In one embodiment, a plurality of OSAs may be mounted or otherwise joined to a metal carrier or other common assembly, and a plurality of mask openings may be used to provide for the simultaneous formation of a corresponding plurality of permanent coatings formed on targeted regions of the OSAs.
Mask 26 may be reusable. After the deposition process is used to form at least one local hermetic coating, the mask is removed and various conventional film removal techniques such as etching or chemical cleaning may be used to remove the paralene formed on the mask prior to reusing the mask. The mask need not be cleaned prior to each use; according to other exemplary embodiments, the mask 26 may be used multiple times prior to cleaning.
The illustrated and described exemplary embodiments are intended to be illustrated and not restrictive of the present invention.
|Cited Patent||Filing date||Publication date||Applicant||Title|
|US3796930||Jul 15, 1968||Mar 12, 1974||Westinghouse Electric Corp||Thin film high voltage switch|
|US4389481||Jun 2, 1980||Jun 21, 1983||Xerox Corporation||Method of making planar thin film transistors, transistor arrays|
|US5656526||Dec 7, 1994||Aug 12, 1997||Kabushiki Kaisha Toshiba||Method of fabricating a display device|
|US5760479||Feb 28, 1997||Jun 2, 1998||Texas Instruments Incorporated||Flip-chip die attachment for a high temperature die to substrate bond|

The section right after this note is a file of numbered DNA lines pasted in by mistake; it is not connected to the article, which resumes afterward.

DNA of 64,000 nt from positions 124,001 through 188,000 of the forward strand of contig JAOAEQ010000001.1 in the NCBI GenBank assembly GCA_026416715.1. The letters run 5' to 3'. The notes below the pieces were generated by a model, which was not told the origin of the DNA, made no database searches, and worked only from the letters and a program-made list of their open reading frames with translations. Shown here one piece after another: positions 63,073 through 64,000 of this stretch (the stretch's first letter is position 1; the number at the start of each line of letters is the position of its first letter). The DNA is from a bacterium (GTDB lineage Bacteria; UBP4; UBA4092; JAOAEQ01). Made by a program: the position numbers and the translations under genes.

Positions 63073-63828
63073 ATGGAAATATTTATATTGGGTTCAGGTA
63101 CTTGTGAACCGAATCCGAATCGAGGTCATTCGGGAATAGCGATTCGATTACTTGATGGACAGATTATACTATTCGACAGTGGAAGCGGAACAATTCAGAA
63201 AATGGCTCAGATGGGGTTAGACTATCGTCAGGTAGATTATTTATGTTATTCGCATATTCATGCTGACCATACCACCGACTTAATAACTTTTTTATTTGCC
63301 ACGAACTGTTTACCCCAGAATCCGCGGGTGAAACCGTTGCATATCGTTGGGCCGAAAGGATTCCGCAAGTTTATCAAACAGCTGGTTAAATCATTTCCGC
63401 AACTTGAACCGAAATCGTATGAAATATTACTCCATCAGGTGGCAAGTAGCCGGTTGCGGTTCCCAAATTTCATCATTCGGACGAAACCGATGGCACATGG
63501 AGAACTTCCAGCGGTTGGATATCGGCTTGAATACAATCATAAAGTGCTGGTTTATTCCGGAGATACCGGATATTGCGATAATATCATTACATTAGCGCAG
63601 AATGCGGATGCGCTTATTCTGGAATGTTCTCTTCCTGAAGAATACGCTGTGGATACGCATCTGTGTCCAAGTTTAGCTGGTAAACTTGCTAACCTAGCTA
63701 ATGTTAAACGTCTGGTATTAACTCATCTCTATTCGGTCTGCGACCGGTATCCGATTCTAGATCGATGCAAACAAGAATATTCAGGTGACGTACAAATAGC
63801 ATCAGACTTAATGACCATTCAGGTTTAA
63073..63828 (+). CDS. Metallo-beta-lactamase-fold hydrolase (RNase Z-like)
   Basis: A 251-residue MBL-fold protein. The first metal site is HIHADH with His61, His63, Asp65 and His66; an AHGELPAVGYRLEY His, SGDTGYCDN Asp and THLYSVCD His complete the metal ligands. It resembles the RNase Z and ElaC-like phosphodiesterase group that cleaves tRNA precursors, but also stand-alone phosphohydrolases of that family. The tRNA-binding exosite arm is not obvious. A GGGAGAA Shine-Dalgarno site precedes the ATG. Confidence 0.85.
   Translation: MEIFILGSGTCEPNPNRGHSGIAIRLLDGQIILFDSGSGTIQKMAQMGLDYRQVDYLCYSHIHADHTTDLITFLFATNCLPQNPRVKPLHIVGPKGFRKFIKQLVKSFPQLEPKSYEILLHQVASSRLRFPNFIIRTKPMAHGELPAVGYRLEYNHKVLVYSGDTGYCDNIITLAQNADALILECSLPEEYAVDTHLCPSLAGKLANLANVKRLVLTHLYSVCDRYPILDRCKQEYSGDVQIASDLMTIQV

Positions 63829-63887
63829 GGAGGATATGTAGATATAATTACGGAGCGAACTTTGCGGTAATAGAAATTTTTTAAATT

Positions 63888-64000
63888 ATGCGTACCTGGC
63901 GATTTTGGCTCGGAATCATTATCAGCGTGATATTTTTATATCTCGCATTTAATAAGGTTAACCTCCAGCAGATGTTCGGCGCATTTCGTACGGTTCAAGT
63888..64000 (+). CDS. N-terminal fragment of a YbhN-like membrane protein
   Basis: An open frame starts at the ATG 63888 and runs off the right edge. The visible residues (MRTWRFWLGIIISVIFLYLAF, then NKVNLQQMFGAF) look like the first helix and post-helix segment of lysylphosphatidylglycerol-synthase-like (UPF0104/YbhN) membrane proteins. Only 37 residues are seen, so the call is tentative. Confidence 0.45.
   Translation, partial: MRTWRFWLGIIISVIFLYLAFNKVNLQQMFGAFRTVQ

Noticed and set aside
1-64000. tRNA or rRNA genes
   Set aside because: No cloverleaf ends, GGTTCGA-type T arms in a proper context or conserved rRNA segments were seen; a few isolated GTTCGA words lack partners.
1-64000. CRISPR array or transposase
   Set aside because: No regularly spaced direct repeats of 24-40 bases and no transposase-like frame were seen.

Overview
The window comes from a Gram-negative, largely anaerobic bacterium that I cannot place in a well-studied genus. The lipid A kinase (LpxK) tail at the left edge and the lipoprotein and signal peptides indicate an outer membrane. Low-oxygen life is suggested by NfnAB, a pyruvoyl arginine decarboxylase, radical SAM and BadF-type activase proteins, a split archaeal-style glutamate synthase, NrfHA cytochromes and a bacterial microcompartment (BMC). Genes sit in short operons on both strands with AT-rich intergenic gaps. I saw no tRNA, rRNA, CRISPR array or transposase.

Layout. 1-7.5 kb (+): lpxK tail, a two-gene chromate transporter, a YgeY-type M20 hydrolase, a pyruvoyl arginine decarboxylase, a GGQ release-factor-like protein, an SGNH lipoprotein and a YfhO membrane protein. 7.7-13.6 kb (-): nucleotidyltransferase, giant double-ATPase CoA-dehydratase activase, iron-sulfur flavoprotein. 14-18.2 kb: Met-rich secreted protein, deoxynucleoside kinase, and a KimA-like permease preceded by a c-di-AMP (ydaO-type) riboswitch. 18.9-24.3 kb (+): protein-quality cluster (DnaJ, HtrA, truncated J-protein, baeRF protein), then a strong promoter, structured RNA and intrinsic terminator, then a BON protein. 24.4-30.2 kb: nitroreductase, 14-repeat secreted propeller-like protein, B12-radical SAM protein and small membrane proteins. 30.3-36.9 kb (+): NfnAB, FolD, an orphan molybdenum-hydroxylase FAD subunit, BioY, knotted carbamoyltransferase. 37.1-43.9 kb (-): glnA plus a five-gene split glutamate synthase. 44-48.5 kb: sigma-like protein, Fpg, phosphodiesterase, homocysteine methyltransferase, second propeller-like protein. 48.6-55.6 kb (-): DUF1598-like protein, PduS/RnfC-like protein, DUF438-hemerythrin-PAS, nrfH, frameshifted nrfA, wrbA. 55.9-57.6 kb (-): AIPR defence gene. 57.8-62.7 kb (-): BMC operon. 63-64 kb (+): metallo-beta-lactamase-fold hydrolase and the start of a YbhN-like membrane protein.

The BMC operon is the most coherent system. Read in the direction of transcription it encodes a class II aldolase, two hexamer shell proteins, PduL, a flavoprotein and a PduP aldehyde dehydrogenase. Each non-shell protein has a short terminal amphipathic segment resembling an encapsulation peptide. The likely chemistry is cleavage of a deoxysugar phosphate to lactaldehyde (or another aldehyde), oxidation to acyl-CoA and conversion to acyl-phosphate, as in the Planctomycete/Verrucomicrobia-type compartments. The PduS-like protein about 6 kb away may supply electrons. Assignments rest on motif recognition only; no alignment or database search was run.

|US5818110||Nov 22, 1996||Oct 6, 1998||International Business Machines Corporation||Integrated circuit chip wiring structure with crossover capability and method of manufacturing the same|
|US5888850||Sep 29, 1997||Mar 30, 1999||International Business Machines Corporation||Method for providing a protective coating and electronic package utilizing same|
|US5888884||Jan 2, 1998||Mar 30, 1999||General Electric Company||Electronic device pad relocation, precision placement, and packaging in arrays|
|US6002163||Dec 21, 1998||Dec 14, 1999||General Electric Company||Electronic device pad relocation, precision placement, and packaging in arrays|
|US6054376||Dec 31, 1997||Apr 25, 2000||Intel Corporation||Method of sealing a semiconductor substrate|
|US6156651||Dec 10, 1997||Dec 5, 2000||Texas Instruments Incorporated||Metallization method for porous dielectrics|
|US6245665||Dec 9, 1999||Jun 12, 2001||Nec Corporation||Semiconductor device and method of fabricating the same|
|US6863450 *||Dec 10, 2002||Mar 8, 2005||National Semiconductor Corporation||Optical sub-assembly packaging techniques that incorporate optical lenses|
|US20040179411||Mar 12, 2003||Sep 16, 2004||Dean William Kit||Method and apparatus for hermetic sealing of assembled die|
|JPH11307827A||Title not available|
|Citing Patent||Filing date||Publication date||Applicant||Title|